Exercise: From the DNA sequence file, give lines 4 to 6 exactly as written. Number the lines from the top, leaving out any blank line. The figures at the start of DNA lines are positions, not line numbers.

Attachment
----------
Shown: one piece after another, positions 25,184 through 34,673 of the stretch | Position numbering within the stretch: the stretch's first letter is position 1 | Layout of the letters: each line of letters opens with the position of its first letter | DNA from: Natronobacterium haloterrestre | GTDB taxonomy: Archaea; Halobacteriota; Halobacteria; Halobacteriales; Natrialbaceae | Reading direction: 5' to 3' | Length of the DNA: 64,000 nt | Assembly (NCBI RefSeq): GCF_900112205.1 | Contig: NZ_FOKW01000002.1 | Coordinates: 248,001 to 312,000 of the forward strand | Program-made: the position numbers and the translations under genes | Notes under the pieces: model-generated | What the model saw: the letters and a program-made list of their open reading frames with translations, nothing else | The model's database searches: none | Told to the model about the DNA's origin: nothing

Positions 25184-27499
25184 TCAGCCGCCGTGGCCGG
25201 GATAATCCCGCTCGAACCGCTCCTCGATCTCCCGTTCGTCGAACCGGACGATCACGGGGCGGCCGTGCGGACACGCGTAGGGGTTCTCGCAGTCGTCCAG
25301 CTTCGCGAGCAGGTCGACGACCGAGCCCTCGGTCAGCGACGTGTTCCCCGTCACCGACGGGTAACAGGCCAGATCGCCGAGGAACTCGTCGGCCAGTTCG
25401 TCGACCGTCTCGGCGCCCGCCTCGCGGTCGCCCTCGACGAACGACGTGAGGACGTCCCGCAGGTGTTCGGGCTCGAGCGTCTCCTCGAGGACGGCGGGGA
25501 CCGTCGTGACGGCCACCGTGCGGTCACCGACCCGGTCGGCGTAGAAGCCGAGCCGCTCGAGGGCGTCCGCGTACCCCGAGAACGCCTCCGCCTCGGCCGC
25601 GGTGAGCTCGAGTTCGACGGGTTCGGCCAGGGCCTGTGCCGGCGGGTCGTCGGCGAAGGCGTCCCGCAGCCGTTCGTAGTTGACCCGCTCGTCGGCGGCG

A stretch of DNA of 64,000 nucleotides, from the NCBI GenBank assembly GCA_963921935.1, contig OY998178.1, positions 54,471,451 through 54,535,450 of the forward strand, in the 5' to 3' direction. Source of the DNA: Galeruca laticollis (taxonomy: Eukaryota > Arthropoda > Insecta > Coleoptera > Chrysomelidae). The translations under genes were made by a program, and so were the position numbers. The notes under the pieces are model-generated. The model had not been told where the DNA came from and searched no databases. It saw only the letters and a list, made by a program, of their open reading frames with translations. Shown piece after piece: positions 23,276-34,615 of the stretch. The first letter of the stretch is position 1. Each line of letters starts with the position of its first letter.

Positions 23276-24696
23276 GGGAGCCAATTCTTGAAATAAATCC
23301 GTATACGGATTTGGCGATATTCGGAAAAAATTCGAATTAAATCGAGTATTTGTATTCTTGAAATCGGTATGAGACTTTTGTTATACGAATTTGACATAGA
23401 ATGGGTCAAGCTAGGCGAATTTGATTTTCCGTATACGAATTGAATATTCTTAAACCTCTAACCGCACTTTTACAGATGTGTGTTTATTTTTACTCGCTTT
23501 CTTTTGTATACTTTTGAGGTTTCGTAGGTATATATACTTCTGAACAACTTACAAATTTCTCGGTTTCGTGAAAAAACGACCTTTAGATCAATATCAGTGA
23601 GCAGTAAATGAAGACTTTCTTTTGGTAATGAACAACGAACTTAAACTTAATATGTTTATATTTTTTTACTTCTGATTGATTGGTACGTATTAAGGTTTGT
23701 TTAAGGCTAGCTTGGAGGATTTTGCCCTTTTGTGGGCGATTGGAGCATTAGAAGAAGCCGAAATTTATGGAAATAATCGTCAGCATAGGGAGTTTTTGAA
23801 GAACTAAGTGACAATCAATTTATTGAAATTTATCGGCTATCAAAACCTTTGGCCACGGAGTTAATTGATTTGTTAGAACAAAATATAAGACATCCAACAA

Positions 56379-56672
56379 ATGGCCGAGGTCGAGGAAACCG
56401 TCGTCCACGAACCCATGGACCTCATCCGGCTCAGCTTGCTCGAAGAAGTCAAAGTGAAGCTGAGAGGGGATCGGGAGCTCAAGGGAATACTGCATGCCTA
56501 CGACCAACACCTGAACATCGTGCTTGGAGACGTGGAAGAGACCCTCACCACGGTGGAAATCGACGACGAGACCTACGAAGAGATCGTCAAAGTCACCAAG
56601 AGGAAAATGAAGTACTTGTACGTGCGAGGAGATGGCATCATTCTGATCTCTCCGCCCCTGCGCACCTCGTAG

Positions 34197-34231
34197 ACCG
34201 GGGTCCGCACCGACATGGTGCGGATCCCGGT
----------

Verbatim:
25201 GATAATCCCGCTCGAACCGCTCCTCGATCTCCCGTTCGTCGAACCGGACGATCACGGGGCGGCCGTGCGGACACGCGTAGGGGTTCTCGCAGTCGTCCAG
25301 CTTCGCGAGCAGGTCGACGACCGAGCCCTCGGTCAGCGACGTGTTCCCCGTCACCGACGGGTAACAGGCCAGATCGCCGAGGAACTCGTCGGCCAGTTCG
25401 TCGACCGTCTCGGCGCCCGCCTCGCGGTCGCCCTCGACGAACGACGTGAGGACGTCCCGCAGGTGTTCGGGCTCGAGCGTCTCCTCGAGGACGGCGGGGA